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Do Nets deserve an ‘A’ for their off-season? Bleacher Report thinks so

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The Nets didn’t add a superstar or even a player who’s likely, barring some surprise, to crack the starting line-up. They signed only one contract that’s longer than two years ... and that went to their lowest paid player, rookie Rodions Kurucs. They didn’t extend anyone either.

But Bleacher Report in its end-of-summer rankings, gave the Nets an ‘A’ for their off-season, a grade they handed out to only four teams: Brooklyn, Golden State, Indiana and Oklahoma City. (The grades only apply to what took place after the Draft.)

How come? Here’s Grant Hughes rationale...

Joe Harris (two years, $16 million), Ed Davis (one year, $4.4 million), Treveon Graham (two years, $3.2 million) and Shabazz Napier (two years, $3.8 million) aren’t household names, but all four are rotation-caliber players who’ll help the Nets shoot, rebound and run a functional offense.

Still hampered by a lack of draft assets, Brooklyn again spent the offseason absorbing unwanted contracts with picks attached. That the Nets reeled in so many distressed assets—Dwight Howard, Kenneth Faried, Darrell Arthur—while also mindfully adding talent through free agency speaks to the resourceful, well-orchestrated approach general manager Sean Marks has had no choice but to adopt.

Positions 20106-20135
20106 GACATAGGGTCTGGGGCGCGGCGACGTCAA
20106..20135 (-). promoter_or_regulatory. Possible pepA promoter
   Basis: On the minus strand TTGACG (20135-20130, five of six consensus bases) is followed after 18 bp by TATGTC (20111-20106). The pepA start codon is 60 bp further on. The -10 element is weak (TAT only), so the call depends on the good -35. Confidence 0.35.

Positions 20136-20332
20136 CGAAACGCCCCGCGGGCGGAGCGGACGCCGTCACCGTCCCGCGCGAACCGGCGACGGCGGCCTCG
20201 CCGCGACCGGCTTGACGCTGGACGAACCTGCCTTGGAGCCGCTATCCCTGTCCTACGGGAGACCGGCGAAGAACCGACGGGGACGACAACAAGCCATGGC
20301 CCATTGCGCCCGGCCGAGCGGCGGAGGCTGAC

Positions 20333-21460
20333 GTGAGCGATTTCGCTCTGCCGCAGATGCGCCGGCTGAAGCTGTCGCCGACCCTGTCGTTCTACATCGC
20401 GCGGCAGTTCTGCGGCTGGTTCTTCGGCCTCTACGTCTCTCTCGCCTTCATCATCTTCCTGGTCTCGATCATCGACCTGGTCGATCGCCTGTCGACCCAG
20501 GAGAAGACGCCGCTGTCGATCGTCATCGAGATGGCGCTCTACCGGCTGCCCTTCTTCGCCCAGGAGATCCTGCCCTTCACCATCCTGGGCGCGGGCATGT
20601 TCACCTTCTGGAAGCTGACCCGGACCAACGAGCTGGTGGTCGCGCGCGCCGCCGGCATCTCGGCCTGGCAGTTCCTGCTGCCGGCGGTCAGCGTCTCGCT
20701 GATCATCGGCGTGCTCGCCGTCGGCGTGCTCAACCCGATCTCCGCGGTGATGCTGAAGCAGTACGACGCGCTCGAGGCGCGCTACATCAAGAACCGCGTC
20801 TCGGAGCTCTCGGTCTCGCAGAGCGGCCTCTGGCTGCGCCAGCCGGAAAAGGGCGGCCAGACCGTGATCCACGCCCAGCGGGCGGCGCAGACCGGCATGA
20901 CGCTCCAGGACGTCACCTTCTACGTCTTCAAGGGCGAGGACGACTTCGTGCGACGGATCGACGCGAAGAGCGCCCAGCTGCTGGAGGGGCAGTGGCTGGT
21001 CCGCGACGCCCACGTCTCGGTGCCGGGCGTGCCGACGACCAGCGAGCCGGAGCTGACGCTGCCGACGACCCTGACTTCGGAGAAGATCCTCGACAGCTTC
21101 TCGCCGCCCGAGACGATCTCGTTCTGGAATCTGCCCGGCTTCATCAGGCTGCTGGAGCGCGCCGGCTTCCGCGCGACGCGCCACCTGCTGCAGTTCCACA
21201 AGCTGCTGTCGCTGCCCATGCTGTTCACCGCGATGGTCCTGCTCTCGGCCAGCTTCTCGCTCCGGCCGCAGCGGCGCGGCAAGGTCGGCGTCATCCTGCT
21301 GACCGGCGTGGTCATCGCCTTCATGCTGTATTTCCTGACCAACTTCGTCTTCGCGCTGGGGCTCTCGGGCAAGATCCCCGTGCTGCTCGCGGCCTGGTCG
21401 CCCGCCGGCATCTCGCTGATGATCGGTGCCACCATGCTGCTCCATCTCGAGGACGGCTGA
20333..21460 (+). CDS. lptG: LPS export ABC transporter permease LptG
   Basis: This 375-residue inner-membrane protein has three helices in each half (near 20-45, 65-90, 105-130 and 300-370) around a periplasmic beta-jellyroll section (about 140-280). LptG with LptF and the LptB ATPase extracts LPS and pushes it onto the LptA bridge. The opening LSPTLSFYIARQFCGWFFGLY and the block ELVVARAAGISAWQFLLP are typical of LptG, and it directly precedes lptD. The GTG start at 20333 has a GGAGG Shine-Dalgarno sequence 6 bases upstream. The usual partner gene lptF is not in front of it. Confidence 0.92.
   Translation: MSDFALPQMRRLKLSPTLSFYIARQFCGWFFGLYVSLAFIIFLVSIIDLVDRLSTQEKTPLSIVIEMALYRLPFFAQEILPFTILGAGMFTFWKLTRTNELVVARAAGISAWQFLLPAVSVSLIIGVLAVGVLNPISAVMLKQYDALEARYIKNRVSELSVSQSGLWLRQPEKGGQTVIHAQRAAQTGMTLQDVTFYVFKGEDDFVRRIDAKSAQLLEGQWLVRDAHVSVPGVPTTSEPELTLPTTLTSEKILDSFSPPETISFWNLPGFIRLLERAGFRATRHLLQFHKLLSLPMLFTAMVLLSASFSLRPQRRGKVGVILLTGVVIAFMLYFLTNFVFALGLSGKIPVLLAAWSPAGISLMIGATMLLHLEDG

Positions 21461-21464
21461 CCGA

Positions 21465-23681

Working at a disadvantage from the moment he took over, Marks added legitimate talent this offseason while preserving what looks to be the most 2019 cap space in the league. Finally armed with their own first-rounder and flush with cash, Brooklyn is poised for a rebirth.

In other words, they filled their needs better than most.

Sean Marks was asked about the Nets success in the off-season during Wednesday’s conference calls with season ticket-holders.

“I think with our goals that we set forth from our basketball operations standpoint, I think we achieved what we will walk out of summer with,” Marks told Ryan Ruocco. “We can always debrief and have done something better, could have gone about it a different way --that’s part of the business here-- but at the end of the day, something I am proud of is how the group was able to pivot a draft and a free agency that can go in may directions.”

At this point, it appears the big adds of the summer were the increases in cap space next summer and draft picks in general. The Nets added four picks, a first in 2019, two seconds in 2020 and another second in 2021.

The rankings were tough on a number of active teams this summer, with the Lakers only getting a C because of their almost comic signings of marginal players and the Wizards only a C- minus despite of (or because of) their signing of Dwight Howard after the Nets bought him out.